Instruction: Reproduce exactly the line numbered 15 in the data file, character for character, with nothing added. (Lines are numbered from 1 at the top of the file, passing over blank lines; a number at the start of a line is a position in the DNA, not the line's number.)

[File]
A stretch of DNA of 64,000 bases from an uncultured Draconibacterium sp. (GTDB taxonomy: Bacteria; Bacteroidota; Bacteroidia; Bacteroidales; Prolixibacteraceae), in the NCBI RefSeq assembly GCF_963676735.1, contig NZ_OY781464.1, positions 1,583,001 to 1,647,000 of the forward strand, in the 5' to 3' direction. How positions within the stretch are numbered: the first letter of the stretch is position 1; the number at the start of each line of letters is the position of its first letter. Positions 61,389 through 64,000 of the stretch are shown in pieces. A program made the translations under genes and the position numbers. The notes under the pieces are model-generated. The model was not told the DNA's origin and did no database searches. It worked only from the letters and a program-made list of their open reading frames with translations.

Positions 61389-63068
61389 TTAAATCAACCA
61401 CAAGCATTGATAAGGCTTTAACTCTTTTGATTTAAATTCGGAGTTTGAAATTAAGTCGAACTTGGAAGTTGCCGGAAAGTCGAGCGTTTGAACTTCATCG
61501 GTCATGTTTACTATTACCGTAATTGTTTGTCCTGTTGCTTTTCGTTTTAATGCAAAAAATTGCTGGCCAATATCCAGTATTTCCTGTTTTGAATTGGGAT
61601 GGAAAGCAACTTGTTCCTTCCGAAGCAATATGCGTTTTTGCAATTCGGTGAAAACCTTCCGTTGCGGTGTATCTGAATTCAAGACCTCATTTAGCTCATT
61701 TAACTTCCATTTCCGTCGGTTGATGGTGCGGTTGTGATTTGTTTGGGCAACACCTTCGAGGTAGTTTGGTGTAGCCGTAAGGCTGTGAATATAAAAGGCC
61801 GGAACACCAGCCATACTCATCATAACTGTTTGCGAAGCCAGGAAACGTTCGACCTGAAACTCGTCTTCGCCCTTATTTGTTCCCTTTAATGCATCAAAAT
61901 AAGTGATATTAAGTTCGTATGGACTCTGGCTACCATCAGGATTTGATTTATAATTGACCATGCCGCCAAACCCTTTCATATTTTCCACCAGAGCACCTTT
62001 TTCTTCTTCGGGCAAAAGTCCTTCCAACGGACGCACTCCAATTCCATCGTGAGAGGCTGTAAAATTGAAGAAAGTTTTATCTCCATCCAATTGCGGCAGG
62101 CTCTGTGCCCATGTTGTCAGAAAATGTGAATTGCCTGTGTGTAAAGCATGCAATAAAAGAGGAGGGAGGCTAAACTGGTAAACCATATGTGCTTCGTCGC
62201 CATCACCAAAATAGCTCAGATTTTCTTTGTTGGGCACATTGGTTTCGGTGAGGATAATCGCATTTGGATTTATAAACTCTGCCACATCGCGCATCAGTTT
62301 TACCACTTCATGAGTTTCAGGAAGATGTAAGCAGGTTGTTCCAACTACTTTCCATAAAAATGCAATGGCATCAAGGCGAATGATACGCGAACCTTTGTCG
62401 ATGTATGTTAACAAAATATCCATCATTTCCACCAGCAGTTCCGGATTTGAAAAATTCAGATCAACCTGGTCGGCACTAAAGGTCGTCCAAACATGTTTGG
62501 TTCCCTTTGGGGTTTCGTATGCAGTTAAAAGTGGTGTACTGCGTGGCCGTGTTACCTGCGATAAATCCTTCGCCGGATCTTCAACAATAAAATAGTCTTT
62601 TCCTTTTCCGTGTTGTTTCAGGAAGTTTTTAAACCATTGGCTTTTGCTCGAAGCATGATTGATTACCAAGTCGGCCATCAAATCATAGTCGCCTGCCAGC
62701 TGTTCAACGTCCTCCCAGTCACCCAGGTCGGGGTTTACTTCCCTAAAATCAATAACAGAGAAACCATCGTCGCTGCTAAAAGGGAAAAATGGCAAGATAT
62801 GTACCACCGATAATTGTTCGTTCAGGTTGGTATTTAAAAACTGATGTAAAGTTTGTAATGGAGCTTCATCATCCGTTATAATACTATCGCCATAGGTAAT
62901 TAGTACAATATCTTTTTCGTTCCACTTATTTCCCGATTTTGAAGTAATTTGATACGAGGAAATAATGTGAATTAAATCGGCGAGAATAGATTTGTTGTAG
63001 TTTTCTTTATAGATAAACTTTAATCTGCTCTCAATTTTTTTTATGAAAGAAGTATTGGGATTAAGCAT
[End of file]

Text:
62501 TTCCCTTTGGGGTTTCGTATGCAGTTAAAAGTGGTGTACTGCGTGGCCGTGTTACCTGCGATAAATCCTTCGCCGGATCTTCAACAATAAAATAGTCTTT